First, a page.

Kolkata, India, has been nicknamed the City of Palaces and also the City of Joy. City of Palaces comes from the numerous palatial mansions built all over the city and City of Joy comes from the lively and friendly and loving behavior of all the citizens all over the places making the city more lively and enjoyable. During the British colonial era from 1700 to 1912, when Kolkata (then known as Calcutta) was the capital of British India, Kolkata witnessed a spate of frenzied construction activity of buildings largely influenced by the conscious intermingling of Neo-Gothic, Baroque, Neo-Classical, Oriental and Islamic schools of design. Unlike many north Indian cities, whose construction stresses minimalism, the layout of much of the architectural variety in Kolkata owes its origins to European styles and tastes imported by the British and, to a much lesser extent, the Portuguese and French. The buildings were designed and inspired by the tastes of the English gentleman around and the aspiring Bengali Babu (literally, a nouveau riche Bengali who aspired to cultivation of English etiquette, manners and custom, as such practices were favourable to monetary gains from the British). Today, many of these structures are in various stages of decay. Some of the major buildings of this period are well maintained and several buildings have been declared as heritage structures. Conservation efforts are patchy and are often affected by problems of litigation, tenant troubles, ownership disputes, old tenancy laws and a lack of funds.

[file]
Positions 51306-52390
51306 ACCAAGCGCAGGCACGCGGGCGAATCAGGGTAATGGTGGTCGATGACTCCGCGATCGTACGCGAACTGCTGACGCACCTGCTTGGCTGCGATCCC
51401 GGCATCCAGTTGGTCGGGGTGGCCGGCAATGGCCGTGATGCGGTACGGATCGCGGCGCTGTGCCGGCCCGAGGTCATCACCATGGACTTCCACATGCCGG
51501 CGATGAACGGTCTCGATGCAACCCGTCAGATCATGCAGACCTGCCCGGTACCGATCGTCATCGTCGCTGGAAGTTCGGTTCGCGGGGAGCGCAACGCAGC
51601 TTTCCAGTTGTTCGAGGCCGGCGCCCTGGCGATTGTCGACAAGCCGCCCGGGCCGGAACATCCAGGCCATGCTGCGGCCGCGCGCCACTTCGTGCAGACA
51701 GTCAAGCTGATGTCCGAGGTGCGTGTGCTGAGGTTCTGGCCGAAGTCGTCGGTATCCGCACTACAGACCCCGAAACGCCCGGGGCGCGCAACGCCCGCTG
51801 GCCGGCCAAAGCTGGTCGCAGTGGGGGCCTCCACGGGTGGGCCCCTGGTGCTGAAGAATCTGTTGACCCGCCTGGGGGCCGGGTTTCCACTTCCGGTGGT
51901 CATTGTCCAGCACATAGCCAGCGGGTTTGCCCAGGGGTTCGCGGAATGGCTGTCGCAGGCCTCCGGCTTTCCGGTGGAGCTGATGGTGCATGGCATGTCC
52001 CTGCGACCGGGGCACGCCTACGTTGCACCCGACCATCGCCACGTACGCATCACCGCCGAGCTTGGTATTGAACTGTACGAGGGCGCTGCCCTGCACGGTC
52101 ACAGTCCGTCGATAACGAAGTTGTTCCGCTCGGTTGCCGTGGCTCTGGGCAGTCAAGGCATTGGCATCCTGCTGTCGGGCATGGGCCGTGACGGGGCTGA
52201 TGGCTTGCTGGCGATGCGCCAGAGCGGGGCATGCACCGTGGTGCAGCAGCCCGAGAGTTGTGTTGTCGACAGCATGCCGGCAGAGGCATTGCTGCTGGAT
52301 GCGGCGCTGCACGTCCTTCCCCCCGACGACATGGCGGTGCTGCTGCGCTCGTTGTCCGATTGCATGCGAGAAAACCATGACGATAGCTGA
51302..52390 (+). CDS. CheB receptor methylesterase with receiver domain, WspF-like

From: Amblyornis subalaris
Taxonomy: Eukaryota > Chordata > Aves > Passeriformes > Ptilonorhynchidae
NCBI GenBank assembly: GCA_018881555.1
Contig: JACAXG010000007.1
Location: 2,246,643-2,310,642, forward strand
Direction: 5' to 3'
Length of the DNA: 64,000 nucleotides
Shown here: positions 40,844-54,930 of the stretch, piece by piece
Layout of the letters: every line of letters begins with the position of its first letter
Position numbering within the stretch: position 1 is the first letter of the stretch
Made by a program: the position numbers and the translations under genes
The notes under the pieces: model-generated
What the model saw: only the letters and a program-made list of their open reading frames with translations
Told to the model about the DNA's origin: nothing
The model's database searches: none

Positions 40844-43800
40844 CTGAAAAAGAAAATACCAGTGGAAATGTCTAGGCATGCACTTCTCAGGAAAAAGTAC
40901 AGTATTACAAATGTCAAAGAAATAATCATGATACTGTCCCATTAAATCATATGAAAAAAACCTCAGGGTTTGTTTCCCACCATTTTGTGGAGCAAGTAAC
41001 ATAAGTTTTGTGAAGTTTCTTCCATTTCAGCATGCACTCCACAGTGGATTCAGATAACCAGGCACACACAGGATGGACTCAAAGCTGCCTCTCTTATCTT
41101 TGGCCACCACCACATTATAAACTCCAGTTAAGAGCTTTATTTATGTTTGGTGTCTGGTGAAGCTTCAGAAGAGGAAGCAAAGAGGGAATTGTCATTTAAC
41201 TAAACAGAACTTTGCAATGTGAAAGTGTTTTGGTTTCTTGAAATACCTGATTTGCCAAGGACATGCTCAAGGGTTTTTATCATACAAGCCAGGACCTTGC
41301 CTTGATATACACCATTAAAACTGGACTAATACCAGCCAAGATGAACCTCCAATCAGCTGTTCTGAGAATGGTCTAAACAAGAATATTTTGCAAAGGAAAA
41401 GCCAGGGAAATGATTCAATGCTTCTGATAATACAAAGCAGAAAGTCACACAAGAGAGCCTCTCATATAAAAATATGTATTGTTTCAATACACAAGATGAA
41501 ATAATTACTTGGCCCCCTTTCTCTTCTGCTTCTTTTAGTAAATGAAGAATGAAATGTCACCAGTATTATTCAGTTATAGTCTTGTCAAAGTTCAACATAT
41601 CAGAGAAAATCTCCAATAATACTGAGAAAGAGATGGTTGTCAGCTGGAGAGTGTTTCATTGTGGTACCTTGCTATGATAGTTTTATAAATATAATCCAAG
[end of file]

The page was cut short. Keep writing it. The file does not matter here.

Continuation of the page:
Museums & Libraries
- Victoria Memorial was Lord Curzon's brainchild as a memorial to the Empress of India and Queen of the United Kingdom, Queen Victoria after her death in 1901, the Victoria Memorial was modelled on the Taj Mahal and was commissioned in 1906. Opened to the public in 1921, it was designed by the architects William Emerson and his protege Vincent Esch at the extraordinary cost of Rupees 10.5 million ($262,500), all of which was collected as voluntary donations, mostly from the British and Indian nobility.
- The Indian Museum is the largest museum in Asia and the oldest in the Asia - Pacific region (est. 1814 at the location of the Asiatic Society). The Museum shifted to its present sprawling residence in 1875. Situated on Chowringhee Avenue (now J.L. Nehru Road), it houses perhaps the greatest collection of Indian natural history and an Indian Art collection to rival the Smithsonian Institution and the British Museum.